Staying Warm Strategies for Frigid Chicago Days

 Des Plaines River Trail at Beck Lake, January 1, 2018

Des Plaines River Trail at Beck Lake, January 1, 2018

Temperatures in Chicago have not climbed above the teens since Christmas Day. Yet, this was the week that Chris and I decided we must positively bike to work regularly. Honestly, it's been some time since we've biked daily in this weather, so --although we've developed a number of strategies over our many cumulative years of biking -- there was quite a bit of trial and error involved.

This is still a work in progress, and not all of our efforts were 100% successful, but this is what has worked so far.

#1 Rule I live by for cold-weather cycling:

You will not succeed in keeping extremities warm if your trunk and legs are not comfortable.

TORSO

  1. Thin t-shirt. I know it's against all rules, but I use cotton. It keeps the other wool layers from scratching me.
  2. Lightweight long-sleeved merino wool crewneck. It's absolutely true that it wards off odors much more effectively than synthetics. I own two Smartwool tops and rotate them through the week before either has to be washed.
  3. Chunky wool turtleneck. I have a handful of thrift shop finds in merino wool, wool blend and cashmere.
  4. Thin packable down jacket.
  5. Waterproof-breathable outer shell. I use Outdoor Research Aspire jacket (Foray is the men's version) one size up from normal to comfortably layer over everything else. This jacket offers great protection form the elements, and has full-length pit-zips for venting when needed.

LEGS

  1. Medium-weight tights. I use inexpensive generic synthetic ones. For me, contoured cycling-specific ones are too restrictive in this weather.
  2. Heavy-weight stretch-fleece tights or leggings. Again, I go for stretchiness over excessive construction.
  3. Loose-ish windproof pants over everything else.

HEAD

  1. Thin merino wool balaclava.
  2. Warm fleece hat with windproof characteristics.
  3. Jacket hood or additional hat.
    NOTE: I prioritize keeping my head warm over wearing a helmet, especially since my commute does not involve going through heavy traffic or any challenging terrain. For instances where a helmet would be necessary, I'd use a thick windproof balaclava.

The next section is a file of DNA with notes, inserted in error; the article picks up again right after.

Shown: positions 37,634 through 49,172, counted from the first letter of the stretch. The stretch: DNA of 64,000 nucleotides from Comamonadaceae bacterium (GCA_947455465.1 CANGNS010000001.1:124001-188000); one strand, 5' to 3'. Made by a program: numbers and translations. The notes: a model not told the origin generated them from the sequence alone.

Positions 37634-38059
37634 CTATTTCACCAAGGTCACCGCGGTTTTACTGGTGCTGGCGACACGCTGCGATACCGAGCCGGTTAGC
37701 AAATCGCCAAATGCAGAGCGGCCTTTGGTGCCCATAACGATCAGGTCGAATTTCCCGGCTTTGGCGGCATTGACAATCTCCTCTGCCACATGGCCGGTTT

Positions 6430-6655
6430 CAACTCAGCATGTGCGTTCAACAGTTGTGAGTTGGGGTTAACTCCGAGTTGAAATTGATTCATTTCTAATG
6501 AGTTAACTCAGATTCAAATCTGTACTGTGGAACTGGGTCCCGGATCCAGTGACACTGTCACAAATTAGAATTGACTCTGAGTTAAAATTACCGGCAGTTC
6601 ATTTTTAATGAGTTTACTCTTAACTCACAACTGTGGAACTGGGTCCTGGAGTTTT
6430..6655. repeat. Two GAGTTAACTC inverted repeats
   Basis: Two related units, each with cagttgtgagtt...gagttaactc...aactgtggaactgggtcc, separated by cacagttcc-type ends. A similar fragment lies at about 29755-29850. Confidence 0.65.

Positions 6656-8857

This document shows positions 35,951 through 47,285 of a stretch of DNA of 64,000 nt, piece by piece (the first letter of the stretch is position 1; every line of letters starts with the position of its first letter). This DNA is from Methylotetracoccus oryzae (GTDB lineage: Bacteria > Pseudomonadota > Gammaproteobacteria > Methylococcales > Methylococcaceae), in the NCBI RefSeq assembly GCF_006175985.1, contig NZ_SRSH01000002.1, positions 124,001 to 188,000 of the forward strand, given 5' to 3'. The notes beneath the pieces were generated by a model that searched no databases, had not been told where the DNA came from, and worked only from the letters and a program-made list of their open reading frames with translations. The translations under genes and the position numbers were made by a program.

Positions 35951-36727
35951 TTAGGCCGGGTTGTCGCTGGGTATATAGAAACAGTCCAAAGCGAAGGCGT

Outdoor Research Mt. Baker Modular Mitts. Amazing!

Outdoor Research Mt. Baker Modular Mitts. Amazing!

 Wool balaclava, hat and Gator face mask.

Wool balaclava, hat and Gator face mask.

 Getting ready to hand-warm frozen toes.

Getting ready to hand-warm frozen toes.

 The full outfit including goggles & pogies (on bike)

The full outfit including goggles & pogies (on bike)

HANDS

  • Option 1: Excellent quality gloves. For years, I have relied on my Smartwool Gore-Tex merino fleece gloves, but their age has made them inadequate for super-cold days. I have found Outdoor Research Mt. Baker Modular Mitts to be fantastically warm, though dexterity is somewhat compromised. In moderate cold, I can use the insulated glove alone, and in more extreme temperatures, I use the outer Gore-Tex mitts for super-toasty fingers.
  • Option 2: Handlebar pogies from BarMitts or 45NRTH are an excellent alternative. They attach over the handlebars, and allow you to use a thinner glove and maintain good dexterity. Chris has been using the Cobrafist pogies from 45NRTH, and they make him happy. The only drawback it that they only work on the bike. If you have to walk or be off the bike for any reason, you'll need additional hand protection.

FACE

For a long time, I used nothing special on my face, except the lower part of my balaclava, and the turtle of my turtleneck sweater, which I slide up and down over my mouth as I ride to regulate the temperature. I usually find that after I warm up a bit, I don't need to have my face consistently covered. However, pulling wool layers over my mouth and nose does force air up behind my glasses and causes them to fog up. So....

....yesterday, I tried a game-changer: a neoprene facemask, which velcroes over the lower part of the face, and has breathing holes for the nose and mouth. Like I said -- game-changer. There were a couple of drawbacks: (1) you have to deal with a little snot accumulation, as it is not easy to wipe off under the facemask (2) you can't use your teeth to pull on your gloves if you need to make a quick fist to warm up your hands, which I sometimes do (though with my new OR modular mitts it's no longer pressing) (3) the facemask limits side-to-side head movement somewhat, so using a handlebar mirror is advisable if you ride in traffic.

Chris wears goggles and swears by them, as do many others. I have not tried them yet and my eyeballs have not frozen, but it is something that's on my list.

Finally -- FEET.

Sheesh. I have not solved this problem yet. For walking, my awesome waterproof Ahnu boots with wool socks are perfectly adequate. For biking, not so much. Neither are Chris' Lake Shoes winter boots. In fact, cold feet is what caused us to cut our recent NYD expedition short. At one point, we were literally on our backs in the snow pedaling our feet in the air to encourage circulation.

For a short hop to work (< half-hour), we'll keep using what we have, but for longer adventures, we're still looking for alternatives. Stay tuned. And -- of course -- we welcome your suggestions!